The majority of the states with the highest number of completed foreclosures for 2012 were nonjudicial foreclosure states, indicating that judicial foreclosure states are still plugging up the foreclosure pipeline.
Judicial foreclosure states require a court’s approval before a foreclosure can be finalized, while nonjudicial foreclosure jurisdictions offer a streamlined series of steps for parties to follow without a court’s approval.
Four nonjudicial states led the way in terms of completed foreclosures, with California posting 100,000 completed foreclosures in 2012, followed by Georgia with 49,000 foreclosures, Michigan (74,000) and Texas (57,000), according to a new report from CoreLogic.
The challenges facing judicial foreclosure states stem from the time it takes to get a foreclosure through the court system and also court capacity restraints, said Chief Economist Mark Fleming at CoreLogic.
Judicial foreclosure states require financial firms to handle default proceedings within an official court of law, while nonjudicial foreclosure states offer a set of rules and processes that are streamlined and designed to occur outside of court.
In particular, California foreclosure starts fell to the lowest level in six years during the fourth quarter of 2012 as a result of rising home vales and a shift toward short sales, DataQuick noted in a report.
“This trend alone suggests we’ll see a continued decline in foreclosure rates this year. Another factor is the foreclosure-avoidance goals of various settlements between lenders and the government,” said President John Walsh at DataQuick.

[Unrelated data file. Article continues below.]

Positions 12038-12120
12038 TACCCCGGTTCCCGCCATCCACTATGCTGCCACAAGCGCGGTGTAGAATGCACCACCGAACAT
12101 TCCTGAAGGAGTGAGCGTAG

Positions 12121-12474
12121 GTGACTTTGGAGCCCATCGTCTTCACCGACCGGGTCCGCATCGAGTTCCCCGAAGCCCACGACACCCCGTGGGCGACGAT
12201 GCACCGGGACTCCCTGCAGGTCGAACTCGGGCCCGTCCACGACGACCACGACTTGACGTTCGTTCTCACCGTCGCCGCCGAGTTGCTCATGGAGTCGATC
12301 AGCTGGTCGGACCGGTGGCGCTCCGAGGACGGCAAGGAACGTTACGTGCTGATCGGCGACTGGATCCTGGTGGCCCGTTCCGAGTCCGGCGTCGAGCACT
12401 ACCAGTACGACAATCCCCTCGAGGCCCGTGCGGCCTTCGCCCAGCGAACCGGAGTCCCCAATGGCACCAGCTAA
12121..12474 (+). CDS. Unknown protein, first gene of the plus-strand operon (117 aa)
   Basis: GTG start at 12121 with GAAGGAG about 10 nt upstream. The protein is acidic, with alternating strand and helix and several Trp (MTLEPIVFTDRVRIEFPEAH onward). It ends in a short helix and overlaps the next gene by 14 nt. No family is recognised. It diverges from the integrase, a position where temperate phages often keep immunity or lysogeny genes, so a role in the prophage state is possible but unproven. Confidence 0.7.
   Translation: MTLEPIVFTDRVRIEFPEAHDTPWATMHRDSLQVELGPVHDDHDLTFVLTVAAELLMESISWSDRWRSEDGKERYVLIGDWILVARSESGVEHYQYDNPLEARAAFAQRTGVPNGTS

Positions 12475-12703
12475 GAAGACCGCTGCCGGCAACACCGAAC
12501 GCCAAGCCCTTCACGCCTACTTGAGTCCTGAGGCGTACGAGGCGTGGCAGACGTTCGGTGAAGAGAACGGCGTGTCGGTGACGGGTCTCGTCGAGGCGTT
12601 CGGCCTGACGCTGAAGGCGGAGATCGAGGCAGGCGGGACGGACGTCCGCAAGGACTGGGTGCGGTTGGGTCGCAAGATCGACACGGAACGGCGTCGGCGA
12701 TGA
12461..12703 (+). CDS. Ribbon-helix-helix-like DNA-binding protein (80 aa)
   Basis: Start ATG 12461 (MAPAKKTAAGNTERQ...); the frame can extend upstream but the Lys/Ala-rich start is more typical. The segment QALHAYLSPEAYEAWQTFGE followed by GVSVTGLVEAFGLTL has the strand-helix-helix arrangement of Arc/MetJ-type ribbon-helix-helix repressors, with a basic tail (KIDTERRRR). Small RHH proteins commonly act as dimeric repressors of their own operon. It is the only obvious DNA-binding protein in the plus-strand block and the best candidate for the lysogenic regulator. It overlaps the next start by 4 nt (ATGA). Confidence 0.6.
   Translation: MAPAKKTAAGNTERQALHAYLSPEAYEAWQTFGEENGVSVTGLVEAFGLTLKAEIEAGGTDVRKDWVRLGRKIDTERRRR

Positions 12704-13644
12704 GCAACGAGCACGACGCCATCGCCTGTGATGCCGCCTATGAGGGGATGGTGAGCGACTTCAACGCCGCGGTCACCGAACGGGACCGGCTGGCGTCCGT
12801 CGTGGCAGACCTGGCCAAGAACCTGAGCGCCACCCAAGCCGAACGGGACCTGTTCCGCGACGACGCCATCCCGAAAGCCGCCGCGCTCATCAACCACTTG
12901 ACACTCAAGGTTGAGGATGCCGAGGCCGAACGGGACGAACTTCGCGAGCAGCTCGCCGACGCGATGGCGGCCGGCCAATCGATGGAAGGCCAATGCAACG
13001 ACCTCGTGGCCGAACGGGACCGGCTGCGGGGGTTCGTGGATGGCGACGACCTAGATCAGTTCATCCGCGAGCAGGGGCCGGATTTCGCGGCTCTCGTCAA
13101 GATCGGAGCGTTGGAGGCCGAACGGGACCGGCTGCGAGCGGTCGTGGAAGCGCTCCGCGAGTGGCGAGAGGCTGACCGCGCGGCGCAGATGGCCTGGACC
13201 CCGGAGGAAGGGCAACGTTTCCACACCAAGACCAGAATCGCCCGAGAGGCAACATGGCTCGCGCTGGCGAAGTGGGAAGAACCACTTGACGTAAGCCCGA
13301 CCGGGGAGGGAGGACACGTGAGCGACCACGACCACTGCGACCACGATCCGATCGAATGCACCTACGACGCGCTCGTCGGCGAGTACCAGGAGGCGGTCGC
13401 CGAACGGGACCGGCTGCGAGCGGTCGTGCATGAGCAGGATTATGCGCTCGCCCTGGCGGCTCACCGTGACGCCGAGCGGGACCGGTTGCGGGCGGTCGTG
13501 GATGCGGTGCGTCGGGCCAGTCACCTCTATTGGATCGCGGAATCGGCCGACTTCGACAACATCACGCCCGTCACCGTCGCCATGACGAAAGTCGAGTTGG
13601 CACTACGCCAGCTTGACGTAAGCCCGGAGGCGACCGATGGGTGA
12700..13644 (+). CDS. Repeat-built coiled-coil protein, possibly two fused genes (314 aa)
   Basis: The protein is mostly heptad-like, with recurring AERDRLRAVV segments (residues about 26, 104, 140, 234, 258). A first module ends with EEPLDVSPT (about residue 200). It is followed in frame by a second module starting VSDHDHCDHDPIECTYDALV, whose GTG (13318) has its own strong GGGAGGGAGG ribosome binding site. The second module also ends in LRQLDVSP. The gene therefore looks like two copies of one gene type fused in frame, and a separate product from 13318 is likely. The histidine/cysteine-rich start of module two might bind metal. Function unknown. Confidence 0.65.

Vice President Daren Blomquist at RealtyTrac coined 2012 “the year of the judicial foreclosure.”
Foreclosure activity increased from 2011 in 20 of the 26 states that primarily use the judicial process, according to RealtyTrac’s year-end 2012 foreclosure market report.
Specifically, states dealing with foreclosure backlogs are more susceptible to continued processing delays including states such as Illinois, New Jersey, and Ohio, weighing on long-term housing gains.
Nonjudicial foreclosure states such as Arizona, California and Nevada are seeing significant decreases in foreclosure activity as well as “a clear bottom in home prices, so buyers are attracted to these markets because they have nowhere to go other than up,” Blomquist said.
In comparison, the five states with the lowest number of completed foreclosures for the year were District of Columbia at 89, Hawaii at 421, Maine at 537, North Dakota at 521 and West Virginia at 645, CoreLogic noted.
“The rate of foreclosures continues to trend down, albeit at a slower rate as we exit 2012,” said Anand Nallathambi, president and CEO at CoreLogic. “This trend should continue into 2013 and is another positive signal that the gradual healing process in the housing market is gaining traction.”
Additionally, the five states with the highest foreclosure inventory as a percentage of all mortgaged homes included Florida at 10.1%, New Jersey at 7%, New York at 5.1%, Nevada at 4.7% and Illinois at 4.5%.
In comparison, the five states with the lowest foreclosure inventory as a percentage of all mortgaged homes included Wyoming at 0.4%, Alaska at 0.6%, North Dakota at 0.7%, Nebraska at 0.8% and Colorado at 1%.